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TitreHeat flow and gas hydrate saturation estimates from Andaman Sea, India
AuteurShankar, U; Riedel, M
SourceMarine and Petroleum Geology vol. 43, 2013 p. 434-449, https://doi.org/10.1016/j.marpetgeo.2012.12.004
Année2013
Séries alt.Secteur des sciences de la Terre, Contribution externe 20120156
ÉditeurElsevier BV
Documentpublication en série
Lang.anglais
DOIhttps://doi.org/10.1016/j.marpetgeo.2012.12.004
Mediapapier; en ligne; numérique
Formatspdf
Lat/Long OENS 93.0833 93.1333 10.7500 10.7000
Sujetsgaz; hydrate; hydrocarbures; capacité de production d'hydrocarbures; interpretations sismiques; flux thermique; potentiel géothermique; sismo-sondages; géologie marine; combustibles fossiles; géophysique
Illustrationslocation maps; plots; profiles
ProgrammeCaractérisation des Hydrates de gaz, Hydrates de gaz
Résumé(disponible en anglais seulement)
Gas hydrate was recovered in the Andaman Sea along the eastern coast of the Andaman Islands during the India National Gas Hydrate Program (NGHP) Expedition-01 at Site NGHP-01-17. Coring confirmed gas hydrate occurs predominantly in discrete volcanic ash layers. Pore water chemistry, electrical resistivity and P-wave velocity logs are used to estimate gas hydrate saturations at Site NGHP-01-17. Gas hydrate saturation estimated from chloride concentrations shows values up to w85% of the pore space for distinct ash layers from w270 m below seafloor to the base of gas hydrate stability zone (BGHSZ). Gas hydrate saturations estimated from the electrical resistivity and acoustic velocity logs using standard empirical relations and modeling approaches are comparable to each other, but saturations are only w20% of the pore space on average. This much lower gas hydrate saturation estimate from the log data is a result of overall reduced resolution of the logging tools relative to the typically 20e30 cm thick hydrate-bearing ash layers. Available 2D multi-channel seismic data were also analyzed and a bottomsimulating reflector (BSR) was imaged along several seismic profiles. The depth of the BSR is more than 600 m along the seismic line crossing Site NGHP-01-17, which makes this one of the deepest BSRs observed worldwide. To understand the unusual depth of the BSR, we mapped its depth and estimated heat flow from the BSR depth using a simple conductive model. BSR-derived heat flow values range from w12 to w41.5 mW/m2 from the study area and follow the bathymetry trend of dominant NortheSouth ridges and can be explained with the east-ward trending increase in heat-flow toward the current seafloor spreading center. We also modeled the BGHSZ to analyze the linkage between gas hydrate occurrences in the Andaman Sea and its relation to the tectonic activity. Our analysis suggests an extensively variable BGHSZ in the Andaman Sea controlled mainly by overall low geothermal gradients. Consistent local minor variations were observed with lower heat flow values over prominent topographic highs and higher values in valleys/troughs due to focusing and defocusing effects of the topography.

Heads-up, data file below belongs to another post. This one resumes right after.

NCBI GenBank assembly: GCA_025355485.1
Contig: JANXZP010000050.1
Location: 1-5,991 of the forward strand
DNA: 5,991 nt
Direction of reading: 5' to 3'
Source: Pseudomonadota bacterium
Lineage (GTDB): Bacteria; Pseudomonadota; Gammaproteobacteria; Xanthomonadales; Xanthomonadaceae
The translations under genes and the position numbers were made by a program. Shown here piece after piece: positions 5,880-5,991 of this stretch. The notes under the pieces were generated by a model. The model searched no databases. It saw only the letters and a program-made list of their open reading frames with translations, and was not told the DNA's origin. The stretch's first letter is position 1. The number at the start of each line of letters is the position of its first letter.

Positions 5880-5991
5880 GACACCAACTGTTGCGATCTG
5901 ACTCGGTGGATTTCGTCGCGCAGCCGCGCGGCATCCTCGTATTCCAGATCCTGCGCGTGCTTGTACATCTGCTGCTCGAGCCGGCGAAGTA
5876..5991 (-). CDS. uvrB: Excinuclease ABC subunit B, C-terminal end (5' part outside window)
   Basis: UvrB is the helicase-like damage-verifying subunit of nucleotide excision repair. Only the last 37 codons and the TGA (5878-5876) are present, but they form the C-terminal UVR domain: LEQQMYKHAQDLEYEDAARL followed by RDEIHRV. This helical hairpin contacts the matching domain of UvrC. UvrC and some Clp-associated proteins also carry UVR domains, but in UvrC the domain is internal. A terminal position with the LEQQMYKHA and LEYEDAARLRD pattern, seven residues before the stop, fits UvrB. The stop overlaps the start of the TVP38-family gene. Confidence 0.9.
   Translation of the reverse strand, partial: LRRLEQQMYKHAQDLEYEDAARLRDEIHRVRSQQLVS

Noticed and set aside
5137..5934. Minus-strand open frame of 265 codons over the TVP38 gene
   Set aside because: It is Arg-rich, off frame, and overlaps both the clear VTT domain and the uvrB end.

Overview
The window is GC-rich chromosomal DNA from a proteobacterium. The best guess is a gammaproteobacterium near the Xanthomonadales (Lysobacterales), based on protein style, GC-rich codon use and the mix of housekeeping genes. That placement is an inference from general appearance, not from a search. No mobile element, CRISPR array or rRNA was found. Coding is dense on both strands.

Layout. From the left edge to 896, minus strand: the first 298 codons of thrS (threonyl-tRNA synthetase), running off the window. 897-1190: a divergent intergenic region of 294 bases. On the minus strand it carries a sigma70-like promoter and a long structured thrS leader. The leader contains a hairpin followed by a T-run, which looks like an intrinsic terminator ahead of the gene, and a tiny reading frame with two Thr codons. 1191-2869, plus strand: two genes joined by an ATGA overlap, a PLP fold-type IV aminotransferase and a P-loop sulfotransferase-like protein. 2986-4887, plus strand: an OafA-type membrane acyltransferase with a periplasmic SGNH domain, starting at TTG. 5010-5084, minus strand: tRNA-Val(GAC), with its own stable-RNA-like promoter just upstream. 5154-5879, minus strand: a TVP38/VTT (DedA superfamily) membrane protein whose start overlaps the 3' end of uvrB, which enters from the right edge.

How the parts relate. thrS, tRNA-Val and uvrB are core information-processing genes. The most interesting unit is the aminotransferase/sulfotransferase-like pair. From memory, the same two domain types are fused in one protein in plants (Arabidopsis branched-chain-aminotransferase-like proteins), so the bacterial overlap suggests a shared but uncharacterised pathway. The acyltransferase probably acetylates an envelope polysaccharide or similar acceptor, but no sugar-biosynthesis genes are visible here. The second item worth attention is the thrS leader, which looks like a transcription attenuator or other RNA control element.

GEOSCAN ID291569